There is plenty of theory about how to manage conflicts of interest. There are rules saying what you can and can’t do. The really practical stuff about how you should go about managing conflicts of interest in your business is often less tangible.
It can feel hard knowing where to start if you don’t have much by way of conflicts documentation as it is often a potentially vast and daunting exercise. We have experience of developing conflicts registers at large international banks.
Through this article we are sharing some of our expertise on how you manage conflicts in real life, including a few tweaks for those who don’t have the resources of a global bank. We have conflicts, restricted, and insider list templates with worked examples available in our shop if you need some help getting started.
1. It is all starts with your clients
Managing conflicts has to start with your client. What are they expecting from you? How are you meeting those expectations? When things go wrong it is often because an expectation hasn’t been met.
It is all about the conversation, the relationship and meeting expectations. If you look to some big cases, the client complained or sued because their expectations were not being met.
The key is to think through the lifecycle of your client with your firm and consider all that the client could experience along that journey. It helps to ask yourself is what we are proposing or doing fair to the client and would the client agree with our assessment of what is fair?
Remember that if you are an asset manager your fund is your client.
2. Don’t give it to Compliance
Sorry Compliance, but managing conflicts is one for the business. Sure, Compliance has a role in checking that controls to manage conflicts are effective. Compliance will also be monitoring transactions or accounts using your restricted and insider lists. Compliance will also be making sure that you have an audit trail.
But the real work in identifying and managing conflicts is done in the first line.
In our experience, you should be keeping a conflicts register on every desk or in every department. Only the small firms will have just one register.
3. Start somewhere
Building a conflicts register can be a big job. Not everyone can afford to take people away from their day jobs to spend hours brainstorming and mapping conflicts. Don’t use that as a reason to not have or do anything.
Start with something basic that you can grow organically. Update your register as and when conflicts arise and when the business is changing.
Above all make sure that you do have something. Don’t put yourself in a position of having nothing to show a regulator when they ask.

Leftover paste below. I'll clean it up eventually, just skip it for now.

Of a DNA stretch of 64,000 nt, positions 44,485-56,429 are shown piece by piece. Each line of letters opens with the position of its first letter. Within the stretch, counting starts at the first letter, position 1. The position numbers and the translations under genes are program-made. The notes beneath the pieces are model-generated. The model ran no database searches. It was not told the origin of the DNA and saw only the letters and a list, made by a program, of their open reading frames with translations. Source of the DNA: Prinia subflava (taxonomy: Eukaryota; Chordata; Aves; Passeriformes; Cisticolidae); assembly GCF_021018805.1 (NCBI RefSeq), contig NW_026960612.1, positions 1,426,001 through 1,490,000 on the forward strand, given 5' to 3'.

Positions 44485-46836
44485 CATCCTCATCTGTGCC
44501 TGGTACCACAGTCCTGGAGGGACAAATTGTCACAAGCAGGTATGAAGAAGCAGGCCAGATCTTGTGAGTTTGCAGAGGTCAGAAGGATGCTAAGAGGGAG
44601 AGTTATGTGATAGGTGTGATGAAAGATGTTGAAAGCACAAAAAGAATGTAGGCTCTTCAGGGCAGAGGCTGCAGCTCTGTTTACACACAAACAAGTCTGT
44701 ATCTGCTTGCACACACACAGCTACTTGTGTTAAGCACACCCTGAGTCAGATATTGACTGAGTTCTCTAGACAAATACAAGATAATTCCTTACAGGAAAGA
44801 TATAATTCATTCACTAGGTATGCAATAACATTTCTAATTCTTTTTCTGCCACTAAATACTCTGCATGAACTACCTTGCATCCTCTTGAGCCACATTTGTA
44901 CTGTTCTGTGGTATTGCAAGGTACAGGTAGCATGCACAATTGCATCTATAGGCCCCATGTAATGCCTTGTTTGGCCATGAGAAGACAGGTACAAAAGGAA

4. Don’t try and manage everything
It is tempting to try and manage every conflict that comes up. In practice managing conflicts can be harder than preventing or avoiding them in the first place.
Not every conflict can, or should, be managed. Some conflicts you should just avoid, others you can prevent or mitigate.
For example, the employee with a close personal relationship in another firm can simply be kept away from one transaction, or not manage that client relationship.
5. Be prepared to say no
This is perhaps one of the hardest things to do especially when your bottom line is under pressure. With hindsight it is often more obvious what should have been done.
Sure, turning business away may seem foolhardy in the short-term but good business is about nurturing long term relationships.
If you have a conflict and explain the nature of it to your client, you deepen the relationship. The client will remember that you were transparent and fair with them and the trust will increase.
Often clients understand the conflict when you explain it to them and agree not to proceed. So, you may find agreement is relatively easily reached once the client understands the nature of the conflict.
6. It’s a way of life and a mindset
Conflicts come up all the time in business. You can be holding a position in an instrument that your client starts dealing in. You can have two clients that come to you with a request for financing on the same transaction.
Even if you did spend hours thinking and documenting everything, things change. You can’t think of everything.
The answer here is to be able to quickly identify a potential conflict and agree action. So make sure everyone is alive to the nature of conflicts.
7. Training or awareness?
Training is important to teach people about conflicts of interest, how they arise, and how you identify and manage conflicts in your business. Learning of this nature is good to repeat so that people remain up to date and learn about any important changes or developments in how you work.
Awareness is arguably more important than training because you need people to know when they are looking at a potential conflict of interest. You may not need everyone to know what to do when they are looking at a potential conflict of interest but you do need them to recognise one and know who to talk to when they do.
One way to achieve this is to share examples internally. Take some actual conflicts that you’ve identified, anonymise them and share as examples. Do this regularly by email, on your intranet, at town halls, and people are more likely to recognise a conflict when they see one.